HealthLawProf Blog

Editor: Katharine Van Tassel
Case Western Reserve University School of Law

Sunday, March 26, 2023

COVID-19 Surveillance in India: A Bridge Too Far

Vrinda Bhandari (Independent), COVID-19 Surveillance in India: A Bridge Too Farin Private and Controversial: When Public Health and Privacy Meet in India (Parsheera ed., Harper Collins, New Delhi) (2022):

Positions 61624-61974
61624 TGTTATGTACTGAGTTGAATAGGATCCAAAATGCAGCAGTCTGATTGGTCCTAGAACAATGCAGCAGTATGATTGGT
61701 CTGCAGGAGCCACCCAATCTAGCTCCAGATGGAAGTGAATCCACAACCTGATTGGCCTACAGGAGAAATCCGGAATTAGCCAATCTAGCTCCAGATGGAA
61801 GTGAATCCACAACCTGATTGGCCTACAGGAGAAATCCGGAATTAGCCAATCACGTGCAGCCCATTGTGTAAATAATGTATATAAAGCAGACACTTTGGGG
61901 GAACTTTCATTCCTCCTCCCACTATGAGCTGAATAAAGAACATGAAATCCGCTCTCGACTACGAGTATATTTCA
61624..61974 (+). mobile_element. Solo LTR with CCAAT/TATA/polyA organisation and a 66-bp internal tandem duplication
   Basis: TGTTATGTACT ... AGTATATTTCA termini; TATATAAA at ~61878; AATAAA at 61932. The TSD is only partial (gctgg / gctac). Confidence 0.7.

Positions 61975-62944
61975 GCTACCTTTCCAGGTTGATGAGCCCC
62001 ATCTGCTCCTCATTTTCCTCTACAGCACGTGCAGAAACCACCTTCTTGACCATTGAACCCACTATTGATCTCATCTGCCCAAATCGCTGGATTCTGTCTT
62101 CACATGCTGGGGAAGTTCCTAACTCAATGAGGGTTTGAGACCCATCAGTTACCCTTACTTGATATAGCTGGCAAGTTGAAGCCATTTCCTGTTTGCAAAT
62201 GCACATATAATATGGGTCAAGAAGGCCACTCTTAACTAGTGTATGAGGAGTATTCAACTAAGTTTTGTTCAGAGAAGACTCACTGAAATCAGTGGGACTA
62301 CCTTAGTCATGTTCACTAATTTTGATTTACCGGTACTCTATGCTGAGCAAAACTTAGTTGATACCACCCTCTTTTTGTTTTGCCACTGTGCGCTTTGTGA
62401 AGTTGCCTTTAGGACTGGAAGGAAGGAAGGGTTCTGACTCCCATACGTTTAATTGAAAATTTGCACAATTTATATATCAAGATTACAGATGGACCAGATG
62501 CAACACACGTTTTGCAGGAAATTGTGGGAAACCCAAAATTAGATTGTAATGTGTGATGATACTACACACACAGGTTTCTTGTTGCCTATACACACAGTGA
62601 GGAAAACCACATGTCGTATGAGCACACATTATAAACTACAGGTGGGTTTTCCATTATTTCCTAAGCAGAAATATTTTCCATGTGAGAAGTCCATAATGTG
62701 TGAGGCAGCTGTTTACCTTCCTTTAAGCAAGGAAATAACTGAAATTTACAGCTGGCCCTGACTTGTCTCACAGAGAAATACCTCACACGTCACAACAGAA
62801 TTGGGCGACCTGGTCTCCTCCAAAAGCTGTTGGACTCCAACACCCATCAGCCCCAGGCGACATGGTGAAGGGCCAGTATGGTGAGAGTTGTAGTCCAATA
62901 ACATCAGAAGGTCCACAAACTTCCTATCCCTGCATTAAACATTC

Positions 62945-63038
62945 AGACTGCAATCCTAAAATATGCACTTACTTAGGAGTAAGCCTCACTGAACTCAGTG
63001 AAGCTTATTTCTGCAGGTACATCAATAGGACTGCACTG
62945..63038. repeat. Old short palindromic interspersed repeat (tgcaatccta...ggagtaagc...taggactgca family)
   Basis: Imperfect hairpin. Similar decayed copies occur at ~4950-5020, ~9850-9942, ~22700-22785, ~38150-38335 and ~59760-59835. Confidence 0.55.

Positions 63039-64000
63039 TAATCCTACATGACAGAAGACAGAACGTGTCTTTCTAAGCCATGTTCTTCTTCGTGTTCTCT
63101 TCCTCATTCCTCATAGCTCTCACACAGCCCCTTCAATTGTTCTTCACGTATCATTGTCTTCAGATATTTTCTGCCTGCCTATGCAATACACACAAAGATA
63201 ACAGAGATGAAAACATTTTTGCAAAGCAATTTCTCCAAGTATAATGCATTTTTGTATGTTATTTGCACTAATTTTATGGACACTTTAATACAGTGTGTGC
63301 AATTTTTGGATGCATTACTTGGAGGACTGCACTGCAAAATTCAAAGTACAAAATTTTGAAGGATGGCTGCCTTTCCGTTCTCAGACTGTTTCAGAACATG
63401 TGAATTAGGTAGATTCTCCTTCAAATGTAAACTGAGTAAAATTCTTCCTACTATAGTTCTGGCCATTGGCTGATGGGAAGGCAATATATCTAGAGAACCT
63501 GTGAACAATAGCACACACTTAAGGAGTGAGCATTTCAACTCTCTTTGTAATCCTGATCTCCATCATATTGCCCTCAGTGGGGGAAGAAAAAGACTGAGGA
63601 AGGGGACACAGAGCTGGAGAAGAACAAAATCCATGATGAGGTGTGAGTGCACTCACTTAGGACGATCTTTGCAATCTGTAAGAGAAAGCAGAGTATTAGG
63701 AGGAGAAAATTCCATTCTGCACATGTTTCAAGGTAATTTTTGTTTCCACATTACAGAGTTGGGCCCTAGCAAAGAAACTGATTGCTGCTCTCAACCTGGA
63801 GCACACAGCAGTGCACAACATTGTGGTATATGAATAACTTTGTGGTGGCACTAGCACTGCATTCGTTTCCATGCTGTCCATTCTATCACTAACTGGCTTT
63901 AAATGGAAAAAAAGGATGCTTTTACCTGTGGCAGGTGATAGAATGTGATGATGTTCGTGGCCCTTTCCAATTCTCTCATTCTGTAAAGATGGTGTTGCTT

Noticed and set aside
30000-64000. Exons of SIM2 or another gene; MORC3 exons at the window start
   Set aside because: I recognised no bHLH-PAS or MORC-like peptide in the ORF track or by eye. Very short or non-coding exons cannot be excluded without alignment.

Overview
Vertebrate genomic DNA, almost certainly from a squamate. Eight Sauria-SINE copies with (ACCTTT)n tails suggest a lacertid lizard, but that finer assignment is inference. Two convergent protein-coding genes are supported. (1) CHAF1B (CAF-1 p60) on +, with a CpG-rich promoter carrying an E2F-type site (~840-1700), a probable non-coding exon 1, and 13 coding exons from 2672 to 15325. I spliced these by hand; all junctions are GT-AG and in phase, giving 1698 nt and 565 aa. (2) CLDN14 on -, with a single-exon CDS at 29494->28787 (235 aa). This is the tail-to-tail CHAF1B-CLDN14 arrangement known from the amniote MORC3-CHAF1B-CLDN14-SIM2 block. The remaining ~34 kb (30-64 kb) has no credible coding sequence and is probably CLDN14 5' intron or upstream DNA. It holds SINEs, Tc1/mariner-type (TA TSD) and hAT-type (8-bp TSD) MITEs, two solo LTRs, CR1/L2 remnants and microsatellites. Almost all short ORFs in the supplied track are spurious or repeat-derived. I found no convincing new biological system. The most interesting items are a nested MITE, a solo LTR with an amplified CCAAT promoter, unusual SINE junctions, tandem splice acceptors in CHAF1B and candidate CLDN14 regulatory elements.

This chapter evaluates the surveillance measures undertaken by the Central Govt. and various state governments in India during the Covid-19 pandemic. It presents a comprehensive mapping of the different types of physical and digital surveillance measures adopted by the state and by certain private actors to deal with the COVID situation. The chapter classifies these measures based on the underlying functions of symptom tracking, mobility and density mapping, quarantine enforcement, contact tracing, travel passes, and vaccination. Similar to the experience globally, India’s response to the pandemic has largely been a tech-centric one. But this has been done without a legal framework on data protection or sufficient focus on the utility, reliability, accuracy and security of many of the interventions. India’s legal response to the pandemic has hinged on its classification as a disaster, although the ‘long tail’ of the pandemic makes it very different from other types of disasters that are often of a finite and limited duration. The use of extraordinary technological measures to deal with the crises, therefore, comes with the fear of certain types of surveillance being normalized in the long run.

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